THE HISTORY OF TIBETAN SINGING BOWLS
Common singing bowls, which have been prized possessions for a myriad of purposes, were most likely the work of artisans on a regular basis. Singing bowls of extremely high quality were occasionally constructed to order. An extremely capable artisan may be presented with very unique materials for some of the most distinctive bowls. Many Tibetan singing bowls, as well as a diversity of many other manufactured objects, were made in Nepal over the last century. Specific sound properties were the most likely created with sound healing in mind.
Some singing bowls, including those with lingams, were clearly designed for ceremonial use. They may have inscriptions indicating that they were given as gifts to monasteries. Some singing bowls have extraordinary melodic capabilities, leading one to imagine they were tuned for a specific resonance. Many premium grades singing bowls were created with sound in mind, as evidenced by the fact that functioning brass bowls may be made using less expensive metals. However, the true history of the bowls and the makers’ intentions have been lost to time.
The Tibetans owned the gold, while the Nepalis owned the expertise. Many Tibetan singing bowls and other ritual objects were created in Nepal and then sent over the Himalayas, typically using Tibetan materials. Whether huge quantities of singing bowls were ever manufactured in Tibetan monasteries is a point of contention. We know that this location has had metallurgy of the type utilized in the bowls for thousands of years. The immense pressure that formed the Himalayas also resulted in the formation of unusual metal alloys near the surface. In this section of the world, ancient copper and antique brass artifacts are widespread.
Tibetan Singing Bowls utilizes friction and vibration to generate the sound we hear and create, which changes depending on the quality of the bowls and the situations and setting in which they are used. The singing bowl and the manner it produces sound has recently sparked the interest of scientists and musicians alike. The science of singing bowl sounds is simple and can best be comparable to playing wine glasses filled with water. The science behind the power to heal of singing bowls, on either hand, is rather well or proven.
FUNCTION OF SINGING BOWLS
A singing bowl is performed by striking it or rubbing the rim with a mallet. The first step in making sound with a singing bowl is to strike it with a mallet. Reverberations are generated by the friction created by rubbing or striking a singing bowl, according to Science Made Simple UK. When we hold the singing bowl, these oscillations produce the sound we hear and feel. The friction keeps the sound going as you continue to rub the bowl’s rim. This is referred to as resonance. The sound you hear after the musician had stopped contacting the singing bowl and the mallet is called resonance.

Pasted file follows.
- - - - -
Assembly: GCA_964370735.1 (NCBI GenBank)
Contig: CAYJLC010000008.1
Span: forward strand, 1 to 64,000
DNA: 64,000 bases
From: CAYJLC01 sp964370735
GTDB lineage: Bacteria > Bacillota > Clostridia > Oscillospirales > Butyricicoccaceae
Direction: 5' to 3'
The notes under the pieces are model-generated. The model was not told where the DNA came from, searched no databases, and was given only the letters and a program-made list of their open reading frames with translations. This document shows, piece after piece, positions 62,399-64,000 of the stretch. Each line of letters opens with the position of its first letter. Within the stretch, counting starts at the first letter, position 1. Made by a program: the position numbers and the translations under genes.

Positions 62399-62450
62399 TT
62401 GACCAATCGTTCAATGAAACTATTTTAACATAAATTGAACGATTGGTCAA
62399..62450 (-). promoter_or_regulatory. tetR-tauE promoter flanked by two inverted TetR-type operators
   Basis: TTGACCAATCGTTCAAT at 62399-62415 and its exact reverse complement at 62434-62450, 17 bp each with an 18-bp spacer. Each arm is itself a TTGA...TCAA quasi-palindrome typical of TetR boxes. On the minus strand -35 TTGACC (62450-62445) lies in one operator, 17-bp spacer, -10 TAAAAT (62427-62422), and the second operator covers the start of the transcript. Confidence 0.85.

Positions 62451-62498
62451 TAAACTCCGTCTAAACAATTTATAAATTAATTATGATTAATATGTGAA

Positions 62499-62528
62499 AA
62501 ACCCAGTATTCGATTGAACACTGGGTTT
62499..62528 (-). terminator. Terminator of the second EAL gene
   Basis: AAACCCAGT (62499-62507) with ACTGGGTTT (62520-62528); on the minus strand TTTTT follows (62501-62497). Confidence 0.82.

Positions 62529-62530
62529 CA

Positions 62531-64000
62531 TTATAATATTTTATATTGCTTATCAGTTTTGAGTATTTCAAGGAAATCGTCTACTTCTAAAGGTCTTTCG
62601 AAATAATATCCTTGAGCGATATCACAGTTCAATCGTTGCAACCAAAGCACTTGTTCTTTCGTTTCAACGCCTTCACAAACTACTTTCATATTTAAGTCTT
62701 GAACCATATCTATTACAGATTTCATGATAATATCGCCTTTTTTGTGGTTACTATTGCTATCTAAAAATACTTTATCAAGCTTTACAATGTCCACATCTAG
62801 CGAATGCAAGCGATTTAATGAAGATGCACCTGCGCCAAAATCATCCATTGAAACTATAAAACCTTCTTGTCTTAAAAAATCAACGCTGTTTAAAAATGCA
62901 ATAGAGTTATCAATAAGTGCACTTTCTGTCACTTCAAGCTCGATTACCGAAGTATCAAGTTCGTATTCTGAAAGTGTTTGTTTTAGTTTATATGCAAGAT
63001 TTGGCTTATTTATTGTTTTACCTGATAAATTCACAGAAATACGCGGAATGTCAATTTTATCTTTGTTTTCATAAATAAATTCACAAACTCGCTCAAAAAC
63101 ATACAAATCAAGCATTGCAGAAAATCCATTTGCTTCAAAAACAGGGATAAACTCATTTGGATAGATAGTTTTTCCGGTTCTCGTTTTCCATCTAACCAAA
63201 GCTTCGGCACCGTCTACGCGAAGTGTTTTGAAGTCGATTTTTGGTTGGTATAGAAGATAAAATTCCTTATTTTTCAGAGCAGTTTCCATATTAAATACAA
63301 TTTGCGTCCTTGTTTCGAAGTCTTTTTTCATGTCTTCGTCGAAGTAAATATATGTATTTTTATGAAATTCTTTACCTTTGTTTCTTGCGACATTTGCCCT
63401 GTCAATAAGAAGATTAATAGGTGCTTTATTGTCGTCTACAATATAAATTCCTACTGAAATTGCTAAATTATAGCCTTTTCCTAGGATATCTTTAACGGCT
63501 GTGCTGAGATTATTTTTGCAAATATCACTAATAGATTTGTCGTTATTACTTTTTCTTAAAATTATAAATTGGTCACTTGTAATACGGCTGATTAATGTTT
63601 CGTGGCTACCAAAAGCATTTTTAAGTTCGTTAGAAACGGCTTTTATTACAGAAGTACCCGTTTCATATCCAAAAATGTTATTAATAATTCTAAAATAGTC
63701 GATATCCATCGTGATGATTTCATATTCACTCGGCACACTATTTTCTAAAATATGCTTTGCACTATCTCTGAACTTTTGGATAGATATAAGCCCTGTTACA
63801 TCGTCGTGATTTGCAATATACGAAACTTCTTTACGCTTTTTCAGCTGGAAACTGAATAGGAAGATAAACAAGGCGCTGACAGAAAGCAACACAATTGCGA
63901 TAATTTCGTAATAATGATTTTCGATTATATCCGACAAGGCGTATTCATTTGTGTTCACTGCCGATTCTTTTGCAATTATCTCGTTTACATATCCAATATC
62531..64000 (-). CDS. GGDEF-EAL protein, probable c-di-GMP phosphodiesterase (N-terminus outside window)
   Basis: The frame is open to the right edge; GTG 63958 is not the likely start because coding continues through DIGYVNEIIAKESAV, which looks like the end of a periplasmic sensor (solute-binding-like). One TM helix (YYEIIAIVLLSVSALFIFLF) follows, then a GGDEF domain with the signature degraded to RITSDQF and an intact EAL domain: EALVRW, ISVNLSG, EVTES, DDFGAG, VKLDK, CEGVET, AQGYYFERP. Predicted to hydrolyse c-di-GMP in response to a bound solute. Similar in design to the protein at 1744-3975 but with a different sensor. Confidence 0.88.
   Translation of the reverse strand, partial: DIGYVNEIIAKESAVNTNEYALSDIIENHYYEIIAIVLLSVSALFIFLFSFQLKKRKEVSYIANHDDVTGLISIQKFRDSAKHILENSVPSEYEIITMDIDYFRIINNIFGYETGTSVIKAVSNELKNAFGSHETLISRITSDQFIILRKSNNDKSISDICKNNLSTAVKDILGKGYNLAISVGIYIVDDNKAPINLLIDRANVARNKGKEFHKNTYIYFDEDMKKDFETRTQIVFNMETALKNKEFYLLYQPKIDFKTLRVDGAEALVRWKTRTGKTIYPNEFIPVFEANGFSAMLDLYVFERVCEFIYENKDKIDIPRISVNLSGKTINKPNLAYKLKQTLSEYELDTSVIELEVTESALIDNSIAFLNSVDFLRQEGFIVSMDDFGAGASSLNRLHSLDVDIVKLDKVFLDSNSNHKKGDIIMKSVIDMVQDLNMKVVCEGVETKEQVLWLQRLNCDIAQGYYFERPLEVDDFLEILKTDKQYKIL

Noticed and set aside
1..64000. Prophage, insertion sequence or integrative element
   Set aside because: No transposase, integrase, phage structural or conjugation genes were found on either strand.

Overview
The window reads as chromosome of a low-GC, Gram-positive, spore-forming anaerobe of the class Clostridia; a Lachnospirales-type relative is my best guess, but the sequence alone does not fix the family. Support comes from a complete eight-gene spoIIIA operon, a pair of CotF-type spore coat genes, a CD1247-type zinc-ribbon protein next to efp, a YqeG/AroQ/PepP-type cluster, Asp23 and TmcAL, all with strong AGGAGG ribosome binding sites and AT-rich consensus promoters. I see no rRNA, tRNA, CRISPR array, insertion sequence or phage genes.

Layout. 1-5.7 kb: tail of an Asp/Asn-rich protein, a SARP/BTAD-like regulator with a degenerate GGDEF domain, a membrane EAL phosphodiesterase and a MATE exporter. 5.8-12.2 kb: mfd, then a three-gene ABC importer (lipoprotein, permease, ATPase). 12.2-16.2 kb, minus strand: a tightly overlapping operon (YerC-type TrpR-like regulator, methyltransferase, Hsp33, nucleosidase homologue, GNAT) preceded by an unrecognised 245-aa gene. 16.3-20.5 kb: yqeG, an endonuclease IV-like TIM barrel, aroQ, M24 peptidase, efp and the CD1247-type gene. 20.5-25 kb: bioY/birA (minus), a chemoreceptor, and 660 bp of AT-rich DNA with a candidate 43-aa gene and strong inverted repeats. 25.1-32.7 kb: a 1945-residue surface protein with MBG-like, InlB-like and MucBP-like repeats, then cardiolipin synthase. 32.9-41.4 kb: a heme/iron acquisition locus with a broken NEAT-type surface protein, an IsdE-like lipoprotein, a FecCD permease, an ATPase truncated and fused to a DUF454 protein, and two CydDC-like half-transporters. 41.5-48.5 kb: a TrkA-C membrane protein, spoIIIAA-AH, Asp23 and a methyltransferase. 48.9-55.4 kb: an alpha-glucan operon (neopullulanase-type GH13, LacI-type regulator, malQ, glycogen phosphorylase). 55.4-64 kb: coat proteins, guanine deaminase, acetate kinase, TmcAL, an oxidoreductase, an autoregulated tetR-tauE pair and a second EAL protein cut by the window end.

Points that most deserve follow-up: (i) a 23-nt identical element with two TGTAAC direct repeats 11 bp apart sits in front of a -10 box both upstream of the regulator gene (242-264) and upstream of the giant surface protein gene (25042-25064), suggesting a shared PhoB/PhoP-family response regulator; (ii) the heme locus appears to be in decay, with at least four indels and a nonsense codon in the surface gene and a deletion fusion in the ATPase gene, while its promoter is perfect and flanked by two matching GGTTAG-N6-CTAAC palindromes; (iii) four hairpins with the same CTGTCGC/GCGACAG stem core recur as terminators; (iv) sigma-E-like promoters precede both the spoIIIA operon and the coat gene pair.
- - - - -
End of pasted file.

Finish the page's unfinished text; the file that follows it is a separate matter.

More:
To make matters much more challenging, the sound produced by singing bowls and mallets might differ. A bronze alloy of copper, tin, zinc, iron, silver, gold, or nickel is often used to manufacture typical singing bowls. The material that used make the singing bowl, and the mallet, can alter the sound. The sound from crystal bowls differs from that of bronze alloy bowls. Numerous sounds will be produced with wooden and cushioned mallets. The singing bowl’s size, shape, and weight can all influence the tones it produces.
EFFECTIVENESS OF SINGING BOWL THERAPY
Sound and vibration healing is one of the oldest therapies that is gaining popularity in current human culture. The cell is the most basic component of the human body, and it is through cells that the body’s communication processes take place. As we all know, the human body is 70% water, and when singing bowls were placed in the body and played, the sound and vibrations from the bowls go throughout the body through the cells, calming the entire body. Numerous cells receive soothing massage because of this process, and we feel calm.
WATER WITH SINGING BOWLS
Singing bowls filled with water are the subject of many investigations exposing its inner workings. Observing how water is stimulated when playing a singing bowl has been the subject of numerous research. Two studies, “The Dynamics of Tibetan Singing Bowls” by Octávio Inácio et al. and “Tibetan Singing Bowls” by Denis Terwage and John Bush, have investigated this. Slow motion video and sound recording were used to show these groups singing bowls filled with water being played. Jason Palmer wrote a BBC piece that explained their findings.
The rim of the singing bowl begins to change shape as it is played, switching back and forth between slightly oval shapes. The bowl’s energy is transferred to the water. The charged water creates waves, which cause droplets to bounce and skip across the surface. Faraday waves are indeed the name for this occurrence. This study of the singing bowl’s Faraday waves can be used to processes like as fuel injection, which has far-reaching ramifications beyond acoustic music, sound meditation, and healing.